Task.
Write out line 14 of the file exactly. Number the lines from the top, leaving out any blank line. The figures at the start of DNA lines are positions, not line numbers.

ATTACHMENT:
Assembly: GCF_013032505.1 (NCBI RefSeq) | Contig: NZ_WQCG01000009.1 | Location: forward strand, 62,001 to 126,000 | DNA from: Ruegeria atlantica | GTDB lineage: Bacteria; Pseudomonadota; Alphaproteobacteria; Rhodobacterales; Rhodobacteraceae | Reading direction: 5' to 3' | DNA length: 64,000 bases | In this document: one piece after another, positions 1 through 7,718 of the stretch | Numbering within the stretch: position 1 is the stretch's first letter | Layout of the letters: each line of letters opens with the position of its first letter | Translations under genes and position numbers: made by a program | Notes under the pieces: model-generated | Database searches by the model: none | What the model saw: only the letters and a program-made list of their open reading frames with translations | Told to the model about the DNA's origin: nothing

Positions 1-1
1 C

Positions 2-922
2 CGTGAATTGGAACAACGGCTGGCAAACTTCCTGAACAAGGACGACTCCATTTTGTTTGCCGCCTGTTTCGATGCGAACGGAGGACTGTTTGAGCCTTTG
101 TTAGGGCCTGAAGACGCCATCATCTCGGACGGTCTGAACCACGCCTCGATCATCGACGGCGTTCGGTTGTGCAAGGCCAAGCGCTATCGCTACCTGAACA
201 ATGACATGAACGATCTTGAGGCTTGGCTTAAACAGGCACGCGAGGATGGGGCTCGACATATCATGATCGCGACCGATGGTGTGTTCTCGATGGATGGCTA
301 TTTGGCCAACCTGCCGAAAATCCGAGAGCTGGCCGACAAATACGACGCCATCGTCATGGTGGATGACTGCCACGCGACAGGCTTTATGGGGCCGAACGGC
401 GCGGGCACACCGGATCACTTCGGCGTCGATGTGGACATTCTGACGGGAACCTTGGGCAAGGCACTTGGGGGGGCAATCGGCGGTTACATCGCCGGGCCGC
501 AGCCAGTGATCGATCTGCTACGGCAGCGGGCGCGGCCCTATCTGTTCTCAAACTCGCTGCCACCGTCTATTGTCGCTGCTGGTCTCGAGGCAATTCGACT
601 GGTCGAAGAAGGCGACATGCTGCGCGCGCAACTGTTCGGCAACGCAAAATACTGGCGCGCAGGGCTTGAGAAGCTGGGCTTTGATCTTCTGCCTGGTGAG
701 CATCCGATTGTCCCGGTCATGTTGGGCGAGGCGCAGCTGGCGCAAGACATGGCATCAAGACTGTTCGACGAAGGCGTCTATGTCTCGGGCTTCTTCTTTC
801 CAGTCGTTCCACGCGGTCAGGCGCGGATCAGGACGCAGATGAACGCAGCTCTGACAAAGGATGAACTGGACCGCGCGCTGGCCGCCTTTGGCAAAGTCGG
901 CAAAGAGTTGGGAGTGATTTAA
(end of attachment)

901 CAAAGAGTTGGGAGTGATTTAA